A long overdue #MeToo moment

Rebecca White (Georgia): Title VII and the #MeToo Movement. Vicki Schultz (Yale): Reconceptualizing Sexual Harassment, Again. Tristin K. Green (San Francisco): Was Sexual Harassment Law a Mistake? The Stories We Tell. How saying #MeToo changed their lives. Men like Bill O’Reilly get to make a comeback — women who speak up about harassment lose their jobs. Inhuman resources: Mike Picarella wanted to protect a co-worker from humiliating sexual harassment — he didn’t expect his own life to be destroyed in the process. When the private becomes political: Grabbing power might feel good in the moment, but it is not going to change the status quo.

#churchtoo: Christian women are calling out sexual assault and coercion, too. The Religious Right’s #MeToo reckoning is coming. Emily M.D. Scott on the Bible’s #MeToo problem. Photojournalism is having a long overdue #MeToo moment. Alissa Quart and Barbara Ehrenreich review In a Day’s Work: The Fight to End Sexual Violence Against America’s Most Vulnerable Workers by Bernice Yeung. A #MeToo movement for the global fashion industry: The women who keep the global garment supply chain running are facing their own gender-based abuse. South Korea is in the middle of its own #MeToo movement. #MeToo is growing in China — despite government efforts to stop it.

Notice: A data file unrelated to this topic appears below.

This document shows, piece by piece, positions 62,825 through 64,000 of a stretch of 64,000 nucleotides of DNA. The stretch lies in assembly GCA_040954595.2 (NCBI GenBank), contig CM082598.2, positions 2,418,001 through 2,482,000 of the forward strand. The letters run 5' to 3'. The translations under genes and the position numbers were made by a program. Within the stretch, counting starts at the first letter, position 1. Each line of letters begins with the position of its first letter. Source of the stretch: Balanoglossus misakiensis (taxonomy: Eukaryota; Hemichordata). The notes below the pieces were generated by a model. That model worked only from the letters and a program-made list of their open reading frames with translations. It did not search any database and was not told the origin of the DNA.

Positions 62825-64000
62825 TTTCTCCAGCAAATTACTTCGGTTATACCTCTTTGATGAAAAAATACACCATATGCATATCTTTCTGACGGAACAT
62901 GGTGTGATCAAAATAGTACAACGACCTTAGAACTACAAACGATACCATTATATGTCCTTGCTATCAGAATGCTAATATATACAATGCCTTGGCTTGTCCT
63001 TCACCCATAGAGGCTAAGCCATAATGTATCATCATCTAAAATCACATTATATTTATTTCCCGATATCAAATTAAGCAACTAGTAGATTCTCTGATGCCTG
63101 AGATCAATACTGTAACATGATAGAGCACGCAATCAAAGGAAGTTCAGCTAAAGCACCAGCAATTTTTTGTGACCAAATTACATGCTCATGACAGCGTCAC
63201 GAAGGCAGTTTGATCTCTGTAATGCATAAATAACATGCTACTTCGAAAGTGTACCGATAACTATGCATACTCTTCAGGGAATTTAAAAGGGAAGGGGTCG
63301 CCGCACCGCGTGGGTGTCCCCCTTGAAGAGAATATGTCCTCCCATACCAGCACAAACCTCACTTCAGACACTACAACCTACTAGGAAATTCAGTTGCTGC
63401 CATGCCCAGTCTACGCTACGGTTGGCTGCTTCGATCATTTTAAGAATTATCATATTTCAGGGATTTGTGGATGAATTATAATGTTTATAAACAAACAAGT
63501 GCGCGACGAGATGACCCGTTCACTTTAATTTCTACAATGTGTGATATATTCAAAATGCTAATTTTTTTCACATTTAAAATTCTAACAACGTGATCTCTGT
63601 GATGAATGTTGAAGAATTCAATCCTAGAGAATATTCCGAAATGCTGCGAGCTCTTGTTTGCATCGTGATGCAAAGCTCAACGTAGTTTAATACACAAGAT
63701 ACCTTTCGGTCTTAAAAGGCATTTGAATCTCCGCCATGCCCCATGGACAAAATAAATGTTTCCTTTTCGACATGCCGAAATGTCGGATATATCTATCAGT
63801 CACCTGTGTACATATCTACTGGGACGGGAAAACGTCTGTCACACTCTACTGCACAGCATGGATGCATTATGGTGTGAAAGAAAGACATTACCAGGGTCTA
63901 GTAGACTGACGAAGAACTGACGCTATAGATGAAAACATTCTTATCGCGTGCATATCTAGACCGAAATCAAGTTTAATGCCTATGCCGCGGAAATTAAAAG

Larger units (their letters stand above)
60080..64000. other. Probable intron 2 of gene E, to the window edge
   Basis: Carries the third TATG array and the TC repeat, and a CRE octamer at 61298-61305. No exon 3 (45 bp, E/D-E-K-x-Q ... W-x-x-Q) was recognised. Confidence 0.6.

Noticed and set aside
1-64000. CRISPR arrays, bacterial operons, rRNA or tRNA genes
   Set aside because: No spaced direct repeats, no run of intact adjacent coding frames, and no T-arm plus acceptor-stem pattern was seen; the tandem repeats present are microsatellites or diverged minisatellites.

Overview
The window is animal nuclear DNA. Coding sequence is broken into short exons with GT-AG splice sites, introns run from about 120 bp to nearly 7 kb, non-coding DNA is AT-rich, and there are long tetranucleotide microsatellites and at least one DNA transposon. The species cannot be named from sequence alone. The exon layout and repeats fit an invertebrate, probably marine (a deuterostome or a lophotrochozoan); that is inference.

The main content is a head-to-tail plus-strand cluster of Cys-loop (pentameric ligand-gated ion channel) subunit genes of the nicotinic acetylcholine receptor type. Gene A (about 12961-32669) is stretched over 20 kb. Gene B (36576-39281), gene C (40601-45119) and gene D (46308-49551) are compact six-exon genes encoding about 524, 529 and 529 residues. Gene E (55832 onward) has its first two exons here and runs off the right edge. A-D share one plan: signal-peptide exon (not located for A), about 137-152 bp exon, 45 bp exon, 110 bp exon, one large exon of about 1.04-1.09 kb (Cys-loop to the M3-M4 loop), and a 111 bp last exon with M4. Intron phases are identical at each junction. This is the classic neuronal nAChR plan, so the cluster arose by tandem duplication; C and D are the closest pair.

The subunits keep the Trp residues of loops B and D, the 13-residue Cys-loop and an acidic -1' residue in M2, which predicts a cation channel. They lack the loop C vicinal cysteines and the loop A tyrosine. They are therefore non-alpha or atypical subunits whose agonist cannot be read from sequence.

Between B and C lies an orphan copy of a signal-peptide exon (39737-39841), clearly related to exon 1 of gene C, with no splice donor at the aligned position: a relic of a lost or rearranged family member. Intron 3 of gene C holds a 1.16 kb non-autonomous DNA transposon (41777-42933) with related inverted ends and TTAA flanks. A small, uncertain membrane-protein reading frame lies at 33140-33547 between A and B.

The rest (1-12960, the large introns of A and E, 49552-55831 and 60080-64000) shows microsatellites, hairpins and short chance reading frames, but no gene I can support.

Edmund Waldstein on #MeToo in light of Aristotelian virtue ethics. Elisabeth Lebovici and Giovanna Zapperi on Maso and Miso in the land of men’s rights. Power alone does not explain the predations of Harvey Weinstein, Bill Cosby, Larry Nasar, Charlie Rose and the other famous men toppled by Me Too. Is the male libido really to blame? Andy Lamey on sex, power, and #MeToo. Why can’t we hate men? You have done us wrong, #BecausePatriarchy — it is long past time to play hard for Team Feminism and win.